Women in Rock Article
Because rock (and pop music in general) is fueled by testosterone, bands consisting of women are mostly regarded as gimmicky and given their own extra-special category in people's minds, separate from all bands that actually sound similar. To further this, here's an article specifically about bands with women in them! (Bassists and singers don't count.)
The first band ever to be worth anything, from the beginning of time forward, was X-Ray Spex. Punk in 1977 was such an inherently limiting genre that it could only allow about three and a half truly great albums, and Germ-Free Adolescents was one of them. In addition to a lead singer who seemed genuinely out of her mind, in sound and appearance, they had a sixteen-year-old girl on sax.
Here is where I'd like to interrupt all our pipe-smoking pondering on high-level musical thoughts and just switch over to asking how fucking cool is that? Did you play sax in a first-wave punk band at sixteen? No, you didn't, and you should live the rest of your life in shame because of that. She played sax in a punk band literally years before other people got the idea that, hey, we can add horns to our punk band! In case you're thinking something along the same lines: too late, and your hat is stupid. Anyway, X-Ray Spex did the best possible thing after making a great album: They broke up in a whirlwind of band feuding and corporate meddling to make them more commercial. No after-the-fact explanations necessary as to why that second album doesn't really count, or why you shouldn't get the greatest hits. No. Just one album. Done. Every band should do that.
[Lowtax Note: The singer sounds like those annoying fireworks that make screeching sounds before exploding.]
Around the same time, The Slits were busy touring with The Clash and being recorded for documentaries about The Clash and mentioned in an offhand way when people talk about how great The Clash are. They were a decent but unspectacular punk band, and because they released an album, they get lumped in with that sound ... despite the fact that they released the first album to combine punk with reggae and dub in a major way. It goes without saying that it's way better than almost any "real" punk album. I was intending on making fun of a Pitchfork review of it, but it turns out to summarizes the album pretty well: "This album is terribly, terribly important in the history of the rock music and the grand scheme of canonical flippity floo flap."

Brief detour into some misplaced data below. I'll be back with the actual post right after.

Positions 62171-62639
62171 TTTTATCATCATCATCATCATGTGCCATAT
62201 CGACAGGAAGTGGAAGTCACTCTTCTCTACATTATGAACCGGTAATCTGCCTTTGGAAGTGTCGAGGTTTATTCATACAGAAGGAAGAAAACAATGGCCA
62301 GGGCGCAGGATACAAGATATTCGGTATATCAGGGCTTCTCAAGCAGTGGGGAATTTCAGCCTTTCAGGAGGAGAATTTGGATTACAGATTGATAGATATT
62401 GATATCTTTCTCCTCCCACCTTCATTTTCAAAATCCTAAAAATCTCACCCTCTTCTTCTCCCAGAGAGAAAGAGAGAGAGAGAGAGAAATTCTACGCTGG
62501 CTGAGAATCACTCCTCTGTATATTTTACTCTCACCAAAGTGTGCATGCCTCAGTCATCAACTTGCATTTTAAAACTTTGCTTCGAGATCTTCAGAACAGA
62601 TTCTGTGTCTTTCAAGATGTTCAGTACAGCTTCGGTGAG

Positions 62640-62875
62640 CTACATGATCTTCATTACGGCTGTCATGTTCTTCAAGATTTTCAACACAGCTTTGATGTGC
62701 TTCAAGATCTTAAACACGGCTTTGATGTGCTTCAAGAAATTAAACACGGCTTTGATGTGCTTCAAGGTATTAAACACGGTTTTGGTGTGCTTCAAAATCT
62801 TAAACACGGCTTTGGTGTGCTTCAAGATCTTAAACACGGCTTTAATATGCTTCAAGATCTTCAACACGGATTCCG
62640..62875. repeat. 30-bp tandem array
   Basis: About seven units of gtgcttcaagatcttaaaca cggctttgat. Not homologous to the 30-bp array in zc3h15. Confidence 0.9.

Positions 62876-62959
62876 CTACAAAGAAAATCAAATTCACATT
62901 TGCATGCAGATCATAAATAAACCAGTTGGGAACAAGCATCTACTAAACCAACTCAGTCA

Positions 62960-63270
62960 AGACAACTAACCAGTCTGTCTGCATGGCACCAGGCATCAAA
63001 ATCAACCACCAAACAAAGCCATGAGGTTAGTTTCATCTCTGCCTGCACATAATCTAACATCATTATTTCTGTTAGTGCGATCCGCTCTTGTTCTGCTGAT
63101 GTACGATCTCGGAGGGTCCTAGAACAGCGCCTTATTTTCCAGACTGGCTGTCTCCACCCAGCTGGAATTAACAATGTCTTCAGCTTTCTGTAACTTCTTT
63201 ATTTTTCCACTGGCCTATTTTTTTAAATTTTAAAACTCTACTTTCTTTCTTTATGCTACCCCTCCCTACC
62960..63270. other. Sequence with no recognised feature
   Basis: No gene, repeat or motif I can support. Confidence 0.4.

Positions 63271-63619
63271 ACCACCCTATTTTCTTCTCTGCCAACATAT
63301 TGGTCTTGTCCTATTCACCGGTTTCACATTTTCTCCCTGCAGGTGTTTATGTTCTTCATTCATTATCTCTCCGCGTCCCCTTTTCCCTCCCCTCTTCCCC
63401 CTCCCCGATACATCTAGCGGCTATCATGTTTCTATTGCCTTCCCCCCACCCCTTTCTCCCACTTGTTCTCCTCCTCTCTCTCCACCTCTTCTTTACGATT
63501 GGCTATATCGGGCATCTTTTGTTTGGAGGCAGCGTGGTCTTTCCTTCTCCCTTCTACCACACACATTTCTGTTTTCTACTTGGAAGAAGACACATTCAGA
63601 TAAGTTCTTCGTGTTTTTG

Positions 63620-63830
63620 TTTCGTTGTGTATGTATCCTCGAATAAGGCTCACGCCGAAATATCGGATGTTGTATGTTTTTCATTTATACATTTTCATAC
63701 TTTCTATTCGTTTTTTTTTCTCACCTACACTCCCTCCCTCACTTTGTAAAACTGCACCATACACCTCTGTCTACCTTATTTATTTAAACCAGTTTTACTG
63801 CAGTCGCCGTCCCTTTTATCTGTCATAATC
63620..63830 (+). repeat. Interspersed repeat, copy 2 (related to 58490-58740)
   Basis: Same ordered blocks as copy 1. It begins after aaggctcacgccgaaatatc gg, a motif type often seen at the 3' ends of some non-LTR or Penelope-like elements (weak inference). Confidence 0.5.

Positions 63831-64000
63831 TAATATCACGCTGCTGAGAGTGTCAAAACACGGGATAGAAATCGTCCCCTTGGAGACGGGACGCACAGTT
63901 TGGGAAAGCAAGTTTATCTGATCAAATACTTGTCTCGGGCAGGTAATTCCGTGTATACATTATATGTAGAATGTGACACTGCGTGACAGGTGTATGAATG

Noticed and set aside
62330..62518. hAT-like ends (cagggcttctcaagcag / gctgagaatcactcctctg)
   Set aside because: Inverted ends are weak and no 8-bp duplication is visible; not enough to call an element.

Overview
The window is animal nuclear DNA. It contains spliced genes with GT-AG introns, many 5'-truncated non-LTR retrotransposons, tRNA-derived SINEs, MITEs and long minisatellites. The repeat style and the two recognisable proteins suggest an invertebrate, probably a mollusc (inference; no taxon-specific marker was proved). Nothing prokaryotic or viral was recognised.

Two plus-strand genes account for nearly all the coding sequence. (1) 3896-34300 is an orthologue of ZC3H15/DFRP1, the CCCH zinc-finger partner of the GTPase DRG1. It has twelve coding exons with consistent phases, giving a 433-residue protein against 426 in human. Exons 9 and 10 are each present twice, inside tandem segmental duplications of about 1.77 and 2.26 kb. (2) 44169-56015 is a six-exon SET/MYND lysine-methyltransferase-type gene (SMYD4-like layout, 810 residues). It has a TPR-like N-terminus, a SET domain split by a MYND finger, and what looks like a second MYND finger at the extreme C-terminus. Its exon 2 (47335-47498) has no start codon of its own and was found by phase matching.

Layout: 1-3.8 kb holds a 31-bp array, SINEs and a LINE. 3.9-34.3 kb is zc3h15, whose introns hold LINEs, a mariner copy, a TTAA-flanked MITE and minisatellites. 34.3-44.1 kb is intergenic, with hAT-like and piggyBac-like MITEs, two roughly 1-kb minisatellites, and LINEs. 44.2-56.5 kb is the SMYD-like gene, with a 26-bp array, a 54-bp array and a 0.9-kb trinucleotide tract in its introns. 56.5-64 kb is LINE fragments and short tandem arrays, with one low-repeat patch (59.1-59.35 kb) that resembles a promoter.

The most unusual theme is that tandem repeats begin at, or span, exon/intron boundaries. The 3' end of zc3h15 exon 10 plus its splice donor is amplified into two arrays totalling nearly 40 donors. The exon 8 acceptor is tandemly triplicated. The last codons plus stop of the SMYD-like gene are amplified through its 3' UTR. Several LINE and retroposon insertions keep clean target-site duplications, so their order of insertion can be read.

This period is objectively the best in musical history: post-punk. It's commonly derided as a genre where a bunch of white dudes moped around and didn't have sex, but there was way more to it than that: Some people moped around while playing fantastic basslines, which is the best kind of moping. Instead of just not having sex, they explained in great detail why having sex is so bad. Logic prevails! While there were a bunch of these bands -- and if there were any justice, you'd hear all of them constantly -- the best of the bunch was Au Pairs, a two-women-two-men band fronted by a lesbian with one of the most menacing voices ever put to tape. Listening to Au Pairs is like getting confronted by an ex shouting at you in the middle of a dance floor.
Post-punk was an underground genre, meaning there was no mainstream exploitation of the sound, so there aren't any truly awful bands that tried to rip off the ones listed above. That comes later. Unfortunately, underground rock in the '80s was almost entirely male-exclusive, because Americans were all about shedding the restrictions of hardcore without getting rid of that pesky "no girls allowed" attitude. Across the ocean, well ... it would be way too easy to make fun of British synth-pop, but really, haven't you heard all these comments before? At some point, the world needs to come to terms with the fact that no amount of haircut jokes is going to make The Human League any less cool.
Skipping ahead from great bands that formed the backdrop of documentaries about The Clash to bands that are in the footnotes of biographies of Kurt Cobain, we consider the riot grrrl scene in Olympia, Washington. Hobbies of this scene include knitting, sorting record collections by gender, and making some of the best indie and punk albums ever. Aside from fantastic name-drops like Beat Happening, good girl bands were overflowing from this scene, made even better by the fact that they would often record the songs they wrote. A lot of reviews since this time have praised the influence that Bikini Kill had in organizing everything, while saying that their music wasn't really that great. This is a load of shit. They made simple, angry songs with good hooks, and if that's not enough for you, then maybe one of these Garbage Day articles extolling the technical prowess of some Scandinavian nativists would be more your speed. But, yes, they did inspire tons and tons of great bands, and clued the suits into the fact that every now and then, people are willing to drop some cash to hear women play music.